The following post is a copy of what I wrote for our church newsletter in October. Though I don't usually post things of this nature here, I've been wanting to respond to the so-called "Ground Zero Mosque" for awhile but struggled to do so in a way that didn't mirror back the anger and ugliness of those who were screaming about it. This doesn't come close to fully capturing my thoughts and feelings on the matter, but to be honest, I feel better for at least publicly saying this much. Just keep in mind that the original audience for these remarks was the small United Methodist congregation I serve in semi-rural Oregon.
I became increasingly dismayed during early September over the inflammatory rhetoric around the planned Islamic center near ground zero in New York. Provocative comments made by pundits and politicians alike were more calculated to sway votes and influence primary elections than to engage in honest dialogue about religious freedom in America. What was most distressing were the number of Christians who publicly engaged in “Muslim bashing,” making disrespectful—even hateful—comments about Islam and those who are Muslim.
Imagine someone who is not Christian, who has never attended a church, but who has friends or co-workers who are Muslim. Imagine someone who is not a Christian but has heard that Jesus taught his followers to love God and to love all people. And then imagine how hypocritical it would sound to them to hear people who call themselves Christian uttering mean-spirited, hurtful, inflammatory words about people who are Muslim, calling them “evil” and equating Islam with terrorism.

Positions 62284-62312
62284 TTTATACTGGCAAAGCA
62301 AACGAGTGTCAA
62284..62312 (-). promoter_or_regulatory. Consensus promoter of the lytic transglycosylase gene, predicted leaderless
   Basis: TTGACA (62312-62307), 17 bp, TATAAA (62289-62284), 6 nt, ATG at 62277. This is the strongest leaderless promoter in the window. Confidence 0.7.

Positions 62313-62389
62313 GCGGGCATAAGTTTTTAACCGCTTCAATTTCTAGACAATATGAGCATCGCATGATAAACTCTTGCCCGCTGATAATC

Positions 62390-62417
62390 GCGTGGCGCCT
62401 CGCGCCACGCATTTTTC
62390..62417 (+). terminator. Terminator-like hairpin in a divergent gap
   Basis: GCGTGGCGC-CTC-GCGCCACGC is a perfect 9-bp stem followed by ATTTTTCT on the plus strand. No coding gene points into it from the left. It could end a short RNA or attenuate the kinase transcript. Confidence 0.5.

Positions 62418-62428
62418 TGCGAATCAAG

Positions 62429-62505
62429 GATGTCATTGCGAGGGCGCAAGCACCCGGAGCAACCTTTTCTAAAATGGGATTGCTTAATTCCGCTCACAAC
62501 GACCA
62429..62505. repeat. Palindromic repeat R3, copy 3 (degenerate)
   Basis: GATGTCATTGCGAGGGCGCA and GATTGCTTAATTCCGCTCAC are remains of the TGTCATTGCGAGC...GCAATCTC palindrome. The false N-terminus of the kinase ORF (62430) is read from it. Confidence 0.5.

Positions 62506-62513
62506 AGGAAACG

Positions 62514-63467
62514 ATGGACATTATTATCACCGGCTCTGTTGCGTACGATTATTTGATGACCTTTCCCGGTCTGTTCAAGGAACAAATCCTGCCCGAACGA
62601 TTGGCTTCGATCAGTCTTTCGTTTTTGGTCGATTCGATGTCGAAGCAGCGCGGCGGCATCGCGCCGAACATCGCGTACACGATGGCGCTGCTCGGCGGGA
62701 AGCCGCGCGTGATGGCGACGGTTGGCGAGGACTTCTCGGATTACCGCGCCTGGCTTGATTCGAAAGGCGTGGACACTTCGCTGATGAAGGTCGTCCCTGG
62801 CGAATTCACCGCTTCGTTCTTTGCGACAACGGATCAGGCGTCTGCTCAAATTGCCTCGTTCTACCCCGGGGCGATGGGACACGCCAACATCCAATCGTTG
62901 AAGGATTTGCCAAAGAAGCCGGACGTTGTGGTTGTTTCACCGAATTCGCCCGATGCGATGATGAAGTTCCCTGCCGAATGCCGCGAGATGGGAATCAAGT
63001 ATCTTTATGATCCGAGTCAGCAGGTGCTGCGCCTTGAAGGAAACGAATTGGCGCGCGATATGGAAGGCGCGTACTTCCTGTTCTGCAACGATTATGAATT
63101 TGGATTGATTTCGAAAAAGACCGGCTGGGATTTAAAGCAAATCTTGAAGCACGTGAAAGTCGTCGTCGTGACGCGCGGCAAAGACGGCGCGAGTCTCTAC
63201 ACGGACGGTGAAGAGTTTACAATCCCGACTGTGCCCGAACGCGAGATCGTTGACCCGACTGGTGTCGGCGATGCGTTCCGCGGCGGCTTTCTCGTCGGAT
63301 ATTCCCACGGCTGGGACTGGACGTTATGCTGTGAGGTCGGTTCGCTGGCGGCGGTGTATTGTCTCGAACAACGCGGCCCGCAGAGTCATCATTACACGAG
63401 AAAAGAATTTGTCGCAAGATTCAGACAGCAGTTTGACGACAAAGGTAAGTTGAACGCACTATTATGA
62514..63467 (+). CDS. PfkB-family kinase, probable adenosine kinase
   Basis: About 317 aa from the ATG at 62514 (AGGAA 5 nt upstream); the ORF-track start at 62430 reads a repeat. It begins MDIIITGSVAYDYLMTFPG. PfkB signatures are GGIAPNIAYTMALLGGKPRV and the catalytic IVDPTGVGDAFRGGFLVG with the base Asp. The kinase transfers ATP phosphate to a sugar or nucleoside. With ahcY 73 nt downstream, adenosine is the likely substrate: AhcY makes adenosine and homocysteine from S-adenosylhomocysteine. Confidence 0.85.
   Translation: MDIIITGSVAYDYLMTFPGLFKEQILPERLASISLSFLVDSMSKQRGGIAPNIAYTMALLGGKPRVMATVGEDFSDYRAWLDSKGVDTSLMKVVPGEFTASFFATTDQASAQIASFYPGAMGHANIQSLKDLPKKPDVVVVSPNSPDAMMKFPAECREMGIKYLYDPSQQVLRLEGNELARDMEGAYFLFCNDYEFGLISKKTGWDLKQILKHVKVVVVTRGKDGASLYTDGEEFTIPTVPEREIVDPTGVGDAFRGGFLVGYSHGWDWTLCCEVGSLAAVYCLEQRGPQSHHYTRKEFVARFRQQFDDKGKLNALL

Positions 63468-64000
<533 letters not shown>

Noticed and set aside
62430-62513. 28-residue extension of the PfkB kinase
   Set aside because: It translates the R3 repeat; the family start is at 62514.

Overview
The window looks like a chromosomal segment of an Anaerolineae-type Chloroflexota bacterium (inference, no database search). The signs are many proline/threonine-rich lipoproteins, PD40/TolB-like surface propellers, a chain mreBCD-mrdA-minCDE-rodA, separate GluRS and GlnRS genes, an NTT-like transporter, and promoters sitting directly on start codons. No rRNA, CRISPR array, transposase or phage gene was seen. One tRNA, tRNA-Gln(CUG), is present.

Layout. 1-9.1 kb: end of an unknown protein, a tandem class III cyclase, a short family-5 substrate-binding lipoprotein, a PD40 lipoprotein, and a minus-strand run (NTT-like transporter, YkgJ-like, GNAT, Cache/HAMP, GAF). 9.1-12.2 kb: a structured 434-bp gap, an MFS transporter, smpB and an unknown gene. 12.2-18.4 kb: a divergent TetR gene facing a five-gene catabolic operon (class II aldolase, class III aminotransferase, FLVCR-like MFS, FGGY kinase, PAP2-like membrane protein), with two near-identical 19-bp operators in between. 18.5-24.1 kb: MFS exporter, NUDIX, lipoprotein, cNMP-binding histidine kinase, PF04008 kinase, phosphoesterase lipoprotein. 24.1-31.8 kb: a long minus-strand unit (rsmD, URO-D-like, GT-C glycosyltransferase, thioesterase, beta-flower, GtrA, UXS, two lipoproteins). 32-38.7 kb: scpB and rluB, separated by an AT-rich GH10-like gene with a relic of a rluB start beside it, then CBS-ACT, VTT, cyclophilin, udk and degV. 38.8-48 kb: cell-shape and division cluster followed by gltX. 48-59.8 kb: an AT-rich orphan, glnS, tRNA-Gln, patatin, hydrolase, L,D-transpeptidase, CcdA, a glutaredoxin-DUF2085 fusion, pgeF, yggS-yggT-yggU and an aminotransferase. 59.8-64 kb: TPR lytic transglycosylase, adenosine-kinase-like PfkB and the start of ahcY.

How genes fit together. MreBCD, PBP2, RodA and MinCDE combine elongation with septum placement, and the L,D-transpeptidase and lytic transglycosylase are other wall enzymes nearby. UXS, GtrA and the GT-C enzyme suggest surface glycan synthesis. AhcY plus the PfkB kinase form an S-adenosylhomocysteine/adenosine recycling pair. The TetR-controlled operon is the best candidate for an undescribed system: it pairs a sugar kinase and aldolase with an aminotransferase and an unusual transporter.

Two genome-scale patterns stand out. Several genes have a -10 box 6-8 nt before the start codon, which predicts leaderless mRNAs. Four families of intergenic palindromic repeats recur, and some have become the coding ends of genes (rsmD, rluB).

In our adult study this fall, “When Christians Get It Wrong”, Adam Hamilton has reminded us that many non-Christians are driven away from Christianity because of the insensitive, critical, judgmental, and mean-spirited things said and done by people who claim to be committed Christians. He also says simply, but I think correctly, that “the most powerful form of Christian witness is what we do when we express authentic love, compassion, mercy, and kindness toward others.”
Last Sunday at our youth group gathering, I shared these words from the book of James: “With [the tongue] we bless the Lord and Father, and with it we curse those who are made in the likeness of God. From the same mouth come blessing and cursing. My brothers and sisters, this ought not to be so…the wisdom from above is first pure, then peaceable, gentle, willing to yield, full of mercy and good fruits, without a trace of partiality or hypocrisy” (James 3:9-10, 17).
As we head into the mid-term elections next month, the overheated rhetoric will fill more and more of the airwaves—and little of it, if any, will be “peaceable, gentle or full of mercy”—even from the candidates who claim to be committed Christians. But we have a choice, my friends. We can choose to embrace the way of Jesus by not engaging in such destructive discourse. We can choose to use our words to express genuine kindness and concern for others—even to those with whom we disagree. And may we be careful that we do not “curse those who are made in the likeness of God.”
On the journey with you,